By 4:30 I had the grease cleaned off my hands, but it was too late to go anywhere, so we’re spending another lovely night in Cherry Valley. Tomorrow we’ll start heading west in earnest, toward Labor Day weekend with friends in Ohio.
The day didn’t turn out as expected, but it turned out better. This afternoon blog reader and fellow Airstreamers Bruce and his wife Lena dropped by for a visit, and then Eleanor came back to cook dinner for our hosts and it turned into a party.
Lena, Bruce, and Sprocket
Eleanor did some serious shopping about fifteen miles from here for this dinner event. I was in charge of grilling and Emma was in charge of food delivery from the Airstream to the poolside cabana. I grilled steak, salmon, portabella mushrooms, onions, and eggplant. Eleanor also made couscous, two different green salads, and a favorite appetizer of fresh fig with goat cheese.
Wendy and her parents came bearing wine, along with Wendy’s roommate, the three of us, Bruce and Lena, for a total of nine people at a long table set up poolside.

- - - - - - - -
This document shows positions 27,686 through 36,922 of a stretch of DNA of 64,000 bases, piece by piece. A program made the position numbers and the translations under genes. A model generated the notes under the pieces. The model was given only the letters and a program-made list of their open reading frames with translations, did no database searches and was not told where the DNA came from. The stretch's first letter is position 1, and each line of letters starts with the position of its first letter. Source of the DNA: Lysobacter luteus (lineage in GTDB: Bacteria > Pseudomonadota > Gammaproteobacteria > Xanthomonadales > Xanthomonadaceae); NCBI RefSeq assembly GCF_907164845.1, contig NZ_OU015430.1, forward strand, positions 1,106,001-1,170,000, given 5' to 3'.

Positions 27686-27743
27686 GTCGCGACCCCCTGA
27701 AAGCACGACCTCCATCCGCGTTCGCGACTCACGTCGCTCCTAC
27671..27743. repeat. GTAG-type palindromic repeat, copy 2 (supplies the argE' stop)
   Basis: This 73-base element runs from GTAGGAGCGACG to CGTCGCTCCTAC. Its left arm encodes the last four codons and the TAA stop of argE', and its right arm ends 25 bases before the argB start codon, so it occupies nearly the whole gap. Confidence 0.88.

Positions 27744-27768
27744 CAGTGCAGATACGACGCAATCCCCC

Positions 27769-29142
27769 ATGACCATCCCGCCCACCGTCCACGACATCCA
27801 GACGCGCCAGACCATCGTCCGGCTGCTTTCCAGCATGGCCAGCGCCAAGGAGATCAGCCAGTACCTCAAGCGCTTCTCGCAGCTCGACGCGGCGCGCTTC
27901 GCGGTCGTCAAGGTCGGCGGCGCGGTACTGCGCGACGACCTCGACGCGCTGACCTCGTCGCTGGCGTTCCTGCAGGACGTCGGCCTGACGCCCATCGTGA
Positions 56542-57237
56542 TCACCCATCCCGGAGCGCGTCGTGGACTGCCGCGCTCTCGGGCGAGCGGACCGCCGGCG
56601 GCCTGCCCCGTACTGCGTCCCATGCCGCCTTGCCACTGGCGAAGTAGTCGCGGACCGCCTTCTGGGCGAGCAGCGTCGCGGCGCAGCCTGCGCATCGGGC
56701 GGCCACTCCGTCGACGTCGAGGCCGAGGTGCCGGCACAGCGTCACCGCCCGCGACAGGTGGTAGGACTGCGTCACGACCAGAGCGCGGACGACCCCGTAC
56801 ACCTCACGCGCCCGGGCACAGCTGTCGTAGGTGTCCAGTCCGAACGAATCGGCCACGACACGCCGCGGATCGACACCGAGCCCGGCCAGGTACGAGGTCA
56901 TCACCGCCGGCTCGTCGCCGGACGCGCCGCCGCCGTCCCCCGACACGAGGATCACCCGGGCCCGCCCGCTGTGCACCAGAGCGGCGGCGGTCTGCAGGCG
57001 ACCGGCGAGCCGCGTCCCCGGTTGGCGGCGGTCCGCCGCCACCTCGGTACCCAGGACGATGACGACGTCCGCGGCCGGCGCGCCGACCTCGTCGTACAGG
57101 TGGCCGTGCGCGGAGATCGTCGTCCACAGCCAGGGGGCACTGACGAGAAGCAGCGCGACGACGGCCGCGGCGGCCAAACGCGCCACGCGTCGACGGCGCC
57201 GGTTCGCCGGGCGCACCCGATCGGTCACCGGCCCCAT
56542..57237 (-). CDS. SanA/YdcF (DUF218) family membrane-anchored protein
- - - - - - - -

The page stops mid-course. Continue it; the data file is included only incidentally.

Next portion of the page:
With work and the change in plans, we never did get to roam Cherry Valley. But we’ll try again tomorrow, while waiting for UPS to deliver the hitch part we need. It looks like we may need to stay another night, which would be fine, but we won’t know until tomorrow. It depends on work and when the UPS truck arrives. We have three invitations for courtesy parking tomorrow night, counting here, so we won’t be hurting for a place to stay no matter what.
Our tow over from East Berne NY to our current courtesy parking spot in Cherry Valley NY was only about 50 miles. That turned out to be a very good thing, since in the last four or five miles a part of our hitch broke.
Eleanor was following the Airstream in the Honda Fit. I heard a noise and felt a lurch, and then she called on the walkie-talkie, “Did you hit that piece of metal in the road?” My response was clueless: “Wow, I didn’t even see a piece of metal in the road” and I went on my merry way.
Upon arriving a few minutes later at the home of our hosts, I went to unhitch and found a shocking sight: the right-side weight-distribution bar was completely gone. A U-bracket which held it on had apparently snapped from metal fatigue. The sound I had heard, and the metal Eleanor had seen, was our weight distribution bar spinning away on the road surface.